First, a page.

My wife and I are excited to be attending the SBC Annual Meeting in Dallas, TX less than two weeks from now. This will be her first annual meeting and only my second. Despite the controversy controversies surrounding our denomination at present, Stephanie and I are hopeful for the SBC and praying for reformation and revival. With that being said, I could not care less about the resolutions we pass, do not pass, or squabble about this year.
I used to care about the resolution process. I used to think it was important. I used to really believe that our annual resolutions meant something. I used to think they mattered.
I was wrong.
Granted, I’m only 32. I was saved in a Southern Baptist Church at the age of 10. I’ve only been in the SBC for 2 decades, and only really involved for about 1 decade. [bctt tweet=”But over the last 10 years, the SBC has taught me that our annual resolutions really don’t matter except for about two weeks before the meeting and when everyone votes.” username=”ThingsAboveBlog”] And they only matter then because we argue about them or pat ourselves on the back for passing this or that resolution.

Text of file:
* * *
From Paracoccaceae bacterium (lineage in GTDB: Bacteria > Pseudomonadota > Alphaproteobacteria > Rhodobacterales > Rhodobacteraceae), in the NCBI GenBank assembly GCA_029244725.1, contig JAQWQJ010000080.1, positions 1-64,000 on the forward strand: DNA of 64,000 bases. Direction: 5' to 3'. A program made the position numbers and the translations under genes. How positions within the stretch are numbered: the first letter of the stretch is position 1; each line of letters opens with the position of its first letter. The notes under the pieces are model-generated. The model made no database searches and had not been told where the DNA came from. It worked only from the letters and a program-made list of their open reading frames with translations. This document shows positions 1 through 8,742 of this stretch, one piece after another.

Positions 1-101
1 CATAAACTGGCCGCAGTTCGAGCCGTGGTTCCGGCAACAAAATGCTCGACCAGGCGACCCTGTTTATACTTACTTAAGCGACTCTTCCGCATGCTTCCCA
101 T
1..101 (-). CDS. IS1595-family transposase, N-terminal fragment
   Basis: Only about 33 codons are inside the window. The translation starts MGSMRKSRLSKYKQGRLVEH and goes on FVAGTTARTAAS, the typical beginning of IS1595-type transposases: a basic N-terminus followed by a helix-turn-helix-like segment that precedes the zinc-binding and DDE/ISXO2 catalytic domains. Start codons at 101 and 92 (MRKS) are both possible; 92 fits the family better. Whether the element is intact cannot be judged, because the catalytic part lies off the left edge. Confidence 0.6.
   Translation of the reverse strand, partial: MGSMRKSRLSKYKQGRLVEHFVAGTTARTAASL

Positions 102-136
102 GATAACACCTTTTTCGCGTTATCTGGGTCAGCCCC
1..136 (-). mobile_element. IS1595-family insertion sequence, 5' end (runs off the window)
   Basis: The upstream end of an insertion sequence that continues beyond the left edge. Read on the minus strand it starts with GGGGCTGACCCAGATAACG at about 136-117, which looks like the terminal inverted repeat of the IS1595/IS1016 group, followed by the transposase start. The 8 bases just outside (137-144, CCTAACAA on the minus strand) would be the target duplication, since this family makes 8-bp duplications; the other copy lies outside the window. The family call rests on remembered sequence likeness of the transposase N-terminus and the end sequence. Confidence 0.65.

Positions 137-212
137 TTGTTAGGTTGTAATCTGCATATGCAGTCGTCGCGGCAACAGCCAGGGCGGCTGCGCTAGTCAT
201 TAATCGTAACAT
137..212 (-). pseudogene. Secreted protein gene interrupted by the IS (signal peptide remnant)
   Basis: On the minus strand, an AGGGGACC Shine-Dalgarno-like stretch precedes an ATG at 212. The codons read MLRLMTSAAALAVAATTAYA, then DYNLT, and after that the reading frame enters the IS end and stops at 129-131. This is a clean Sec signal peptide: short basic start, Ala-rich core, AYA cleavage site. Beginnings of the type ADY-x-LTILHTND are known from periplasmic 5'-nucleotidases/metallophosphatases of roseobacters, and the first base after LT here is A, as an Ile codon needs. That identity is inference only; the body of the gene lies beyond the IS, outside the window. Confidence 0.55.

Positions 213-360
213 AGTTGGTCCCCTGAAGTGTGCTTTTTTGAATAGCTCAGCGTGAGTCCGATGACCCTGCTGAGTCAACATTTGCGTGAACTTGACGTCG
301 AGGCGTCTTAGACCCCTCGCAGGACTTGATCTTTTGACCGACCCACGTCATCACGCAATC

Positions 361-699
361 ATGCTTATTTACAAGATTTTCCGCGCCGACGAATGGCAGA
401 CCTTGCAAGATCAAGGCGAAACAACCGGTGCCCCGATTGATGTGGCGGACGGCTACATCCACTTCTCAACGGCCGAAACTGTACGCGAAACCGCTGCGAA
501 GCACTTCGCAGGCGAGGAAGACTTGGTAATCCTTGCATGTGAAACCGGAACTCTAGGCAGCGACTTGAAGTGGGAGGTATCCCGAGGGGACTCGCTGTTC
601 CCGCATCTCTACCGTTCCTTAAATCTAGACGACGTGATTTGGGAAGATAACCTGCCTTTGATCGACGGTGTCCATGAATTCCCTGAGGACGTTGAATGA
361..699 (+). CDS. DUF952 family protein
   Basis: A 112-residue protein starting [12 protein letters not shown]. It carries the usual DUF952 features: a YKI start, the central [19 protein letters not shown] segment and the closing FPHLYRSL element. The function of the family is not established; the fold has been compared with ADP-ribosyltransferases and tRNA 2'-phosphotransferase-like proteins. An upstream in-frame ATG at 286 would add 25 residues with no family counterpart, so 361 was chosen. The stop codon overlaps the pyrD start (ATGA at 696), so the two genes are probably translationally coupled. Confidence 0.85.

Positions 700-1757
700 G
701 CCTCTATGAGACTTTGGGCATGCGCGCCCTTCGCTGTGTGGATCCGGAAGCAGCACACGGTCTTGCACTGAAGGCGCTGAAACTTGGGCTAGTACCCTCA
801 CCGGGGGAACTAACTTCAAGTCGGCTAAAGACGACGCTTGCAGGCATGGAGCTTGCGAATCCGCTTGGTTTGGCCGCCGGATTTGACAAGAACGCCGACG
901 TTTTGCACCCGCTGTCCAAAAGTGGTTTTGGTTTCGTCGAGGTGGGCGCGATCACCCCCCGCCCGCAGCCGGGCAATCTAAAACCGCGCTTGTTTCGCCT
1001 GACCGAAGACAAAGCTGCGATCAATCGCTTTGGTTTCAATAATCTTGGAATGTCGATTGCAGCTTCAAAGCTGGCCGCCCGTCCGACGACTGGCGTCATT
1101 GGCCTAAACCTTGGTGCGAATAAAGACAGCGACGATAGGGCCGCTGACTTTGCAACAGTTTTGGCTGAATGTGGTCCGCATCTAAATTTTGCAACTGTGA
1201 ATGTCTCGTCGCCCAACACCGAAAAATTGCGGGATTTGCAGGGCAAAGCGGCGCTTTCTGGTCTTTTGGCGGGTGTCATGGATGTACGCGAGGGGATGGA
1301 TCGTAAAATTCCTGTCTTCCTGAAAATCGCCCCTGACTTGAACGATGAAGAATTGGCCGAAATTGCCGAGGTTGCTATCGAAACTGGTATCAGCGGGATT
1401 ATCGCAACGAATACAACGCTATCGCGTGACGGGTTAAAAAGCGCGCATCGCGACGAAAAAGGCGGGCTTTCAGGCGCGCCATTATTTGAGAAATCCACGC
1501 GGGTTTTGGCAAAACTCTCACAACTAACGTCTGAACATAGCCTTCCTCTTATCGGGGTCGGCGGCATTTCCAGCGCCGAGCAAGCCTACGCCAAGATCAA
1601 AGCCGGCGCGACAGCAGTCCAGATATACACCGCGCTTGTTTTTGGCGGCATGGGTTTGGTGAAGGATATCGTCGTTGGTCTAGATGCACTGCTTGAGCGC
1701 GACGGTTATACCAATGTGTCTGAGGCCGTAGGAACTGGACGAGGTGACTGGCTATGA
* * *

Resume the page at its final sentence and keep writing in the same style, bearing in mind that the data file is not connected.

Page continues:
To be fair, I haven’t actually read any proposed resolutions this year. I know Dr. Jason Duesing, a man whom I’ve had as a professor and one I greatly respect and hold in high regard, is the Committee on Resolutions Chairman. I also know via Twitter that Dr. Jason Allen, another man I greatly respect and hold in high regard, has written a resolution being applauded by many on our need to honor women. This post is in absolutely no way a slight on these wonderful brothers. May the Lord continue to raise up leaders like these in our denomination.
Since I wrote the first draft of this post, another brother tweeted me his resolution on Praying for the Plight of Arab Christians. I commended him for this and I am sure there are many other great resolutions that will be presented this year at the meeting. This post isn’t an “attack” on resolutions. I’m grateful for many resolutions that we’ve seen in our history as many of them have been Christ-centered and biblically saturated.